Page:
Dry Tortugas National Park (DTNP)

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Chapter 6. MANAGEMENT

f - Clarify if some species/habitats listed in section III are the subject of more management/recovery/protection measures than others

Habitats


Marine / costal / terrestrial ecosystems Management measures Protection measures Recovery measures Comments/description of measures
Mangroves no no no
Coral no no no
Sea grass beds no no no
Wetlands no no no
Forests no no no
Others no no no

Flora


Species from SPAW Annex 3 present in your area Management measures Protection measures Recovery measures Comments/description of measures
Combretaceae: Conocarpus erectus no no no
Compositae : Laguncularia racemosa no no no
Rhizophoraceae: Rhizophora mangle no no no
Verbenaceae: Avicennia germinans no no no

Fauna


Species from SPAW Annex 2 present in your area Management measures Protection measures Recovery measures Comments/description of measures
Reptiles: Caretta caretta yes yes no listed under U.S. Endangered Species Act in consultation with U.S. Fish and Wildlife Service (FWS) and National Oceanic and Atmospheric Administration (NOAA)
Reptiles: Chelonia mydas yes yes no listed under U.S. Endangered Species Act in consultation with U.S. Fish and Wildlife Service (FWS) and National Oceanic and Atmospheric Administration (NOAA)
Reptiles: Eretmochelys imbricata no no no
Reptiles: Lepidochelys kempii no no no
Reptiles: Dermochelys coriacea no no no

g - Describe how the protected area is integrated within the country’s larger planning framework (if applicable)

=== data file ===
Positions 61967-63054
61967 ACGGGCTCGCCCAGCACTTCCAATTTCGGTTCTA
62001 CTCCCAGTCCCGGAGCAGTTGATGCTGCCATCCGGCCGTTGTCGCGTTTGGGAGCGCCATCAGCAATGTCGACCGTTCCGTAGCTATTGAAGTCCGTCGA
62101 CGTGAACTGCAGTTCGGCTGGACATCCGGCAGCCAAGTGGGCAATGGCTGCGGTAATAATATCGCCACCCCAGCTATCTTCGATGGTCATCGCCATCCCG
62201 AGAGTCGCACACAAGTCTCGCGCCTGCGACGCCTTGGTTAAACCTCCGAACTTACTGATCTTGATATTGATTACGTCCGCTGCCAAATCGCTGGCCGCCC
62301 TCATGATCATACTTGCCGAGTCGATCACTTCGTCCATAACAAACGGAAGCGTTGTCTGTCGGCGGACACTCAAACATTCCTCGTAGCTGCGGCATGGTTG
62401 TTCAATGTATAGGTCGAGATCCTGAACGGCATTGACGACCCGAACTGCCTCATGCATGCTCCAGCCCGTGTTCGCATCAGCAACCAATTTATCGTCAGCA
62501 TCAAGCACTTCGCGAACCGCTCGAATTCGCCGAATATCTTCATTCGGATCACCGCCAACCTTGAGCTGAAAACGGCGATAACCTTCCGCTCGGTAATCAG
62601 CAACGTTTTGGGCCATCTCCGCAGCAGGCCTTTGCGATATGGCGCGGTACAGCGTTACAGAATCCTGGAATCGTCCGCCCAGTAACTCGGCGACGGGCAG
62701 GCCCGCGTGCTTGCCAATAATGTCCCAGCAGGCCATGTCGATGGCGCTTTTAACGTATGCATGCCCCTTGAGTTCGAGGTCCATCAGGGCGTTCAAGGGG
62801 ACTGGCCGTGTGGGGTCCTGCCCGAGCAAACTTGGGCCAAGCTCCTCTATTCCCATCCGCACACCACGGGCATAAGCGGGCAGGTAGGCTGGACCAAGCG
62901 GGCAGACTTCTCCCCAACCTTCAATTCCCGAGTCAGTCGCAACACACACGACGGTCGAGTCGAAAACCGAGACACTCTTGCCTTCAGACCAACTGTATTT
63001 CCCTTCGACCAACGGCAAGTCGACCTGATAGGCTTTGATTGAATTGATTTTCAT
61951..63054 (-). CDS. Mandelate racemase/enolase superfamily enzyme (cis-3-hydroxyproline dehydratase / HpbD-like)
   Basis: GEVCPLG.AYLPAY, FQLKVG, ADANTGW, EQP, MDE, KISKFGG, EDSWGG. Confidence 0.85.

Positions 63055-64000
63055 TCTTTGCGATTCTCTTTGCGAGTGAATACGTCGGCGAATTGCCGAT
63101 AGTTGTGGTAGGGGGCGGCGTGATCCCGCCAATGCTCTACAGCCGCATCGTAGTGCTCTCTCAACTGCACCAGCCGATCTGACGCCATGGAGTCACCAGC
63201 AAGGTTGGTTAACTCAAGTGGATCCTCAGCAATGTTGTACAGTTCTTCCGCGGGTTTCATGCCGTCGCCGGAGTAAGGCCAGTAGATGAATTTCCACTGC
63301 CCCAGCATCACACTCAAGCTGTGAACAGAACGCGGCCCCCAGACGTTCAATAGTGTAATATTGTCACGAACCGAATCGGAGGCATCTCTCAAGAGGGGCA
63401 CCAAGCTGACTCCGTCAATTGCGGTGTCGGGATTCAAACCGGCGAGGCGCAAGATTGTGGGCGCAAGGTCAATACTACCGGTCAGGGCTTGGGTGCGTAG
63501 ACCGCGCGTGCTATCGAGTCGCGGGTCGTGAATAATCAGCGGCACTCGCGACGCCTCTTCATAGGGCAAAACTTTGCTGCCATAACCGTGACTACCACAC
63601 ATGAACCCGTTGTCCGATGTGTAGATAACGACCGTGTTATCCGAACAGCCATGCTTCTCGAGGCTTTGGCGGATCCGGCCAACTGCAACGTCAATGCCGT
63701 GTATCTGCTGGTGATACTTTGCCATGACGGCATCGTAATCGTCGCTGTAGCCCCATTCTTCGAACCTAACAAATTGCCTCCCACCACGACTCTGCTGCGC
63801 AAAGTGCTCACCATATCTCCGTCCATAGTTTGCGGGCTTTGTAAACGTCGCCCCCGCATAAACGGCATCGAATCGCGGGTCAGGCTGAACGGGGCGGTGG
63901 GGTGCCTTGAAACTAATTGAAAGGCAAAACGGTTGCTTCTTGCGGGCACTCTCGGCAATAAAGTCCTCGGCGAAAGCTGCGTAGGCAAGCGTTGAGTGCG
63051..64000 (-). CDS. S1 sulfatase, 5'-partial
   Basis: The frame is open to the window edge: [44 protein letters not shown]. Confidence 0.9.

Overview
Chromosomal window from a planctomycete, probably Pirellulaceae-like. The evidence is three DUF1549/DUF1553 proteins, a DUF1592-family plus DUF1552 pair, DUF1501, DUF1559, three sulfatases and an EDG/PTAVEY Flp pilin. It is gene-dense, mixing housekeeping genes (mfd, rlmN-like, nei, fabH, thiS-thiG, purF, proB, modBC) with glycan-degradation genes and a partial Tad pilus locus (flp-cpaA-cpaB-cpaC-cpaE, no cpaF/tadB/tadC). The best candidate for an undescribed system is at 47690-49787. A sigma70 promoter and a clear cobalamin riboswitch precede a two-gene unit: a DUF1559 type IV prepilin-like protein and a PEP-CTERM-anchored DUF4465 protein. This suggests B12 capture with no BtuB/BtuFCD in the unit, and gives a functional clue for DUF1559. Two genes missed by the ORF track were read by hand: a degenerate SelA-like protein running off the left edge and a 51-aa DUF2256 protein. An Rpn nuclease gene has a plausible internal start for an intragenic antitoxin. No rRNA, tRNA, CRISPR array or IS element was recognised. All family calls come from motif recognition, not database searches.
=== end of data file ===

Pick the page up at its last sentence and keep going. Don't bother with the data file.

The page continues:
DTNP is a member site of the National System of Marine Protected Areas under the Framework established by U.S. Department of the Interior and NOAA and Executive Order 13158 on Marine Protected Areas.

h - Zoning, if applicable, and the basic regulations applied to the zones (attach in Annex a copy of the zoning map)

Name Basic regulation applied to the zone
Historic Preservation and Adaptive Use (HAU) This zone preserves and interprets the rich cultural and architectural history of Fort Jefferson, and provides necessary facilities to support a wide range of visitor activities.
Natural/Cultural Management actions are devoted to protecting resources, minimizing or preventing impacts from visitor use and ensuring visitor safety, and restoring disturbed or damaged areas. Most marine recreational uses are allowed with regulations governing these activities. Recreational fishing regulations are generally consistent with State of Florida fisheries management regulations for species bag and size limits.